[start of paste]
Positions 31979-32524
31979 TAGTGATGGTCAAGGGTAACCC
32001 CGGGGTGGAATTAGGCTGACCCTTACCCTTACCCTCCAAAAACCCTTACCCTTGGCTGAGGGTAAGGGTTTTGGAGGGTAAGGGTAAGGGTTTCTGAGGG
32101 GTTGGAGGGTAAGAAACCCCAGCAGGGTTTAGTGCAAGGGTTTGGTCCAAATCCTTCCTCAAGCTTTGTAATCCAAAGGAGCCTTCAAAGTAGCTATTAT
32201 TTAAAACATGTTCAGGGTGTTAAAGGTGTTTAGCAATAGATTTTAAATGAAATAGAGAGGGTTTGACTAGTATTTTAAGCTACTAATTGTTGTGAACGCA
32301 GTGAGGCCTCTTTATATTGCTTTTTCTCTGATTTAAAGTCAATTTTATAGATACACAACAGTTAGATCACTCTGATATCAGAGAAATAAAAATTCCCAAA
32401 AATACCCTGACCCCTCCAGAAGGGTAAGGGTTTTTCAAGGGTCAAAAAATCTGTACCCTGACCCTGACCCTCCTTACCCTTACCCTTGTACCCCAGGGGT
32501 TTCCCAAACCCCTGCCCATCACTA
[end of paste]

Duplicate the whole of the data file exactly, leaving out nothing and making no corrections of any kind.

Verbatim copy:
Positions 31979-32524
31979 TAGTGATGGTCAAGGGTAACCC
32001 CGGGGTGGAATTAGGCTGACCCTTACCCTTACCCTCCAAAAACCCTTACCCTTGGCTGAGGGTAAGGGTTTTGGAGGGTAAGGGTAAGGGTTTCTGAGGG
32101 GTTGGAGGGTAAGAAACCCCAGCAGGGTTTAGTGCAAGGGTTTGGTCCAAATCCTTCCTCAAGCTTTGTAATCCAAAGGAGCCTTCAAAGTAGCTATTAT
32201 TTAAAACATGTTCAGGGTGTTAAAGGTGTTTAGCAATAGATTTTAAATGAAATAGAGAGGGTTTGACTAGTATTTTAAGCTACTAATTGTTGTGAACGCA
32301 GTGAGGCCTCTTTATATTGCTTTTTCTCTGATTTAAAGTCAATTTTATAGATACACAACAGTTAGATCACTCTGATATCAGAGAAATAAAAATTCCCAAA
32401 AATACCCTGACCCCTCCAGAAGGGTAAGGGTTTTTCAAGGGTCAAAAAATCTGTACCCTGACCCTGACCCTCCTTACCCTTACCCTTGTACCCCAGGGGT
32501 TTCCCAAACCCCTGCCCATCACTA